In many instances, a child’s education also is affected by institutionalized racism. In its 2017 report, the APA stated that “students from historically aggrieved groups have less access to experienced teachers, advanced coursework and resources.”
They also are more harshly punished for minor behavioral infractions occurring in schools, the article reported. They are less likely to be identified for and receive special education services, and in some states, school districts with more nonwhite children receive lower funding at any given poverty level than districts with more white children, according to the article.
“According to the National Center for Education Statistics, the graduation rate for white students nationally in 2015-2016 was 88% compared with 76% for African American students, 72% for American Indian students, and 79% for Hispanic students,” the American Association of Pediatrics reported in an article.
“Disparities in educational access and attainment, along with racism experienced in the educational setting, affect the trajectory of academic achievement for children and adolescents and ultimately impact health,” the AAP reported. It is also noted that “chronic absenteeism,” or a student’s missing 10% or more of school days in an academic year, is a strong predictor of that student’s educational achievement.
“Chronic absenteeism disproportionately affects children of color, children living in poverty, children with disabilities, and children with chronic diseases,” the AAP reported.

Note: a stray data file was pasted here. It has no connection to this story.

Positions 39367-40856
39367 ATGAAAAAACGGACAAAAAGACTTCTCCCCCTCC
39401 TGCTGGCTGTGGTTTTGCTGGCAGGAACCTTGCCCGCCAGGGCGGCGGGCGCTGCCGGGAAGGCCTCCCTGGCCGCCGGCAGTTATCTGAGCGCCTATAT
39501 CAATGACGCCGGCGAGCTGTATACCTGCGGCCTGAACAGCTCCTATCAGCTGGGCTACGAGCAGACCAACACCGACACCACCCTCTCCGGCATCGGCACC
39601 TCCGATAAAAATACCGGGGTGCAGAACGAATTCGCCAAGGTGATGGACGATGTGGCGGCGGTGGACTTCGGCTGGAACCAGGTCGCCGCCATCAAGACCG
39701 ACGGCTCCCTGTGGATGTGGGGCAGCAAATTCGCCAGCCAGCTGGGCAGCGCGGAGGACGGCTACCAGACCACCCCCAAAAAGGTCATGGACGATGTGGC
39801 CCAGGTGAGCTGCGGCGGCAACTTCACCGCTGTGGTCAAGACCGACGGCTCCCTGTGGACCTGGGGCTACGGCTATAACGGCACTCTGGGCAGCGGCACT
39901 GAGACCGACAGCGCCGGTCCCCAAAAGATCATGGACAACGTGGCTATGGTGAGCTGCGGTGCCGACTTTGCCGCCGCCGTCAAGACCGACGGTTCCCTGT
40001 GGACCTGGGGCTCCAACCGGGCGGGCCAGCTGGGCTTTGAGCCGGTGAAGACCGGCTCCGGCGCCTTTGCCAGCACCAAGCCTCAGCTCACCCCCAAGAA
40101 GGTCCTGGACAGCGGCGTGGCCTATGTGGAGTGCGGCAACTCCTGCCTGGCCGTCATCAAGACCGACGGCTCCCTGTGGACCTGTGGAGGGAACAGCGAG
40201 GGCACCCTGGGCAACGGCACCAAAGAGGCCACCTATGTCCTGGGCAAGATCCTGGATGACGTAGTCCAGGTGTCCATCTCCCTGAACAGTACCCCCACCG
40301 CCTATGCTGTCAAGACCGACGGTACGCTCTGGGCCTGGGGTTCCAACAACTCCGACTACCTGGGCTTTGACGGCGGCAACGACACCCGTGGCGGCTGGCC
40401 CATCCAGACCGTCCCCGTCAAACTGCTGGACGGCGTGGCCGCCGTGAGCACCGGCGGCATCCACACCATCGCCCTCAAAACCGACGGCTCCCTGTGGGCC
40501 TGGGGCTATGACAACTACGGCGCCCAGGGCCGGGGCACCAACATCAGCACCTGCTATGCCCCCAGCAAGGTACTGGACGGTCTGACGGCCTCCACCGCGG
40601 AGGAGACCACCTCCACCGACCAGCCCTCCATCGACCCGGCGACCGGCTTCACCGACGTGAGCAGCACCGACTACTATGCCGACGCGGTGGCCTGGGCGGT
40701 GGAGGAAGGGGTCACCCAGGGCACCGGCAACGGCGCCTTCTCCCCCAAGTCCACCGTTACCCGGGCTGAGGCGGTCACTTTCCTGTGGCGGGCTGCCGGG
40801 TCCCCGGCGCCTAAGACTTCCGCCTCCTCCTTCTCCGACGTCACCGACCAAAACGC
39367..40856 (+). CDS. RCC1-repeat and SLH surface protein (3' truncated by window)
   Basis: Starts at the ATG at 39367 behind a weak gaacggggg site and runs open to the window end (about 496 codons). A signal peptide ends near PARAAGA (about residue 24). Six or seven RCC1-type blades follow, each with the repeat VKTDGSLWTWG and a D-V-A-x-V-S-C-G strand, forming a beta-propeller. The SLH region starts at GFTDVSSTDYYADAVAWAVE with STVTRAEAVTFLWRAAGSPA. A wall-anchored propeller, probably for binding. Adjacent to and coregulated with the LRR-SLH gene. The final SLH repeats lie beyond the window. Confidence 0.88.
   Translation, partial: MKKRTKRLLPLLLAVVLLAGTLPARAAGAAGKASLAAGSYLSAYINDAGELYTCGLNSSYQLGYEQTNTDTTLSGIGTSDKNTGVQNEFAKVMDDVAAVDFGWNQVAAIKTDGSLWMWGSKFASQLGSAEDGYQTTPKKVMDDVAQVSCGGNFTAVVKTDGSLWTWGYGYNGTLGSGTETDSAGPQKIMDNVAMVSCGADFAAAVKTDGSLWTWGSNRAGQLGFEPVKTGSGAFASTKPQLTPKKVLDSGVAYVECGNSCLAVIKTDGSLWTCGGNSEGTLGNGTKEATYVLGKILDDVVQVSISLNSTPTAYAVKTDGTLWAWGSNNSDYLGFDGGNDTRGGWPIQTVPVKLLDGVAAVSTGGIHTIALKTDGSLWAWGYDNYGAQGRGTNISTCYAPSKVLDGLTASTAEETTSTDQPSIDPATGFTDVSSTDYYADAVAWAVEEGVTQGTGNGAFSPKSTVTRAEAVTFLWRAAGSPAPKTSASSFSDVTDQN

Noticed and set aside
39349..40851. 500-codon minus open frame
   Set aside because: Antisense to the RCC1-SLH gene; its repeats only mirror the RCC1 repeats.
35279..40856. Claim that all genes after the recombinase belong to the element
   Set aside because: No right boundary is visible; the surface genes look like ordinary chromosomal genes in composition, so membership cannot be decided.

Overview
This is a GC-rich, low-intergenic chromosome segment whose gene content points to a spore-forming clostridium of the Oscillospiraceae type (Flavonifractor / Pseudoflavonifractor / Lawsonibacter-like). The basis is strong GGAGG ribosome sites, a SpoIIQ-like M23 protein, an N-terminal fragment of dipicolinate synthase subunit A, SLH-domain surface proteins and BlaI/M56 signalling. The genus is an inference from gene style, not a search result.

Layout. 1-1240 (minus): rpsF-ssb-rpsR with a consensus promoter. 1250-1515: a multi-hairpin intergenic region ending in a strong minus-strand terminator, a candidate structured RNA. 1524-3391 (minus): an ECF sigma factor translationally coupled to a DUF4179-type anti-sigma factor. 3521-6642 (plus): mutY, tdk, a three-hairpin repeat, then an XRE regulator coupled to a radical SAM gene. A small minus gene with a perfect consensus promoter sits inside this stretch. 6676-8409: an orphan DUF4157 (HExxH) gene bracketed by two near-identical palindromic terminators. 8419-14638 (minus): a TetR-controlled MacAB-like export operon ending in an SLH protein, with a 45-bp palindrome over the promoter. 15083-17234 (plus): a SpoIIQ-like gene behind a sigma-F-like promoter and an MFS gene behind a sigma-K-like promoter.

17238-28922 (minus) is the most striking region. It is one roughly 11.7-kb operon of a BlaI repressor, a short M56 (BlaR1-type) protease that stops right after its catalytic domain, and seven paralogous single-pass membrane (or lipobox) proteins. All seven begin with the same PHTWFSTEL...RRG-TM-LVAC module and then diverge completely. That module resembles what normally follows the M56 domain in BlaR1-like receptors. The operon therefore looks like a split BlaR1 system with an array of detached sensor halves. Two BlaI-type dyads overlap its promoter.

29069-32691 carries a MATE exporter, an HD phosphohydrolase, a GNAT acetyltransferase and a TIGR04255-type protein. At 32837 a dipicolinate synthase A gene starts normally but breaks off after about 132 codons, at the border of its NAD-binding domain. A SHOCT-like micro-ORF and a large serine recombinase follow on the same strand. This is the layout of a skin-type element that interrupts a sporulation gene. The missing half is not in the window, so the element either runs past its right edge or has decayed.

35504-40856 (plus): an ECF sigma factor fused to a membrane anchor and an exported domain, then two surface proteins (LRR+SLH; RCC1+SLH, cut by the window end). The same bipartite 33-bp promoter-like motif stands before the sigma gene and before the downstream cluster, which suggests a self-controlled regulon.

The AAP refers to the “school racial climate,” which refers to norms, curricula and interactions around race and diversity in the school setting.” This climate can either be accepting and nurturing, or it can hinder a child’s ability to progress in their education. A school’s social racial climate “impacts educational outcomes for students. Students who had a positive perception of school racial climate had higher academic achievement and fewer disciplinary issues,” the report said.
Studies have shown there is a direct correlation to a child’s stress level and their performance level in school. In 2016, Northwestern University conducted a study that found the human body created higher levels of cortisol — a stress hormone — in adolescents from more marginalized groups. The study found the high hormone release was the result of “effects of race-based stressors, such as perceived discrimination, on psychological and biological responses to stress, which, in turn, impact cognitive functioning and academic performance.”
“If a child is constantly aware of either being judged for their skin color or does not feel accepted for their skin color,” said Corbin, “then those thoughts can consume their everyday life and can hinder their ability to move forward in education.”
Even the subject of racial inequality dictates what students are taught in schools. Titles that explore Black characters and Black history, like “Beloved” and “To Kill a Mockingbird,” are sometimes banned in schools due to uncomfortable content. Using Black authors and literature as a vehicle to discuss what it means to be Black not only allows Black students to feel represented in the classroom, it can also give their classmates a better understanding of those who are different.
In an interview with Good Morning America, psychiatrist Dr. Janet Taylor said that discussing racism in the classroom is “crucial for minimizing unconscious biases in children.” “Children are not born racist, so exposure to different cultures, positive role models, different ethnicities, skin color, teaching about the beauty and significance of difference is important,” she said.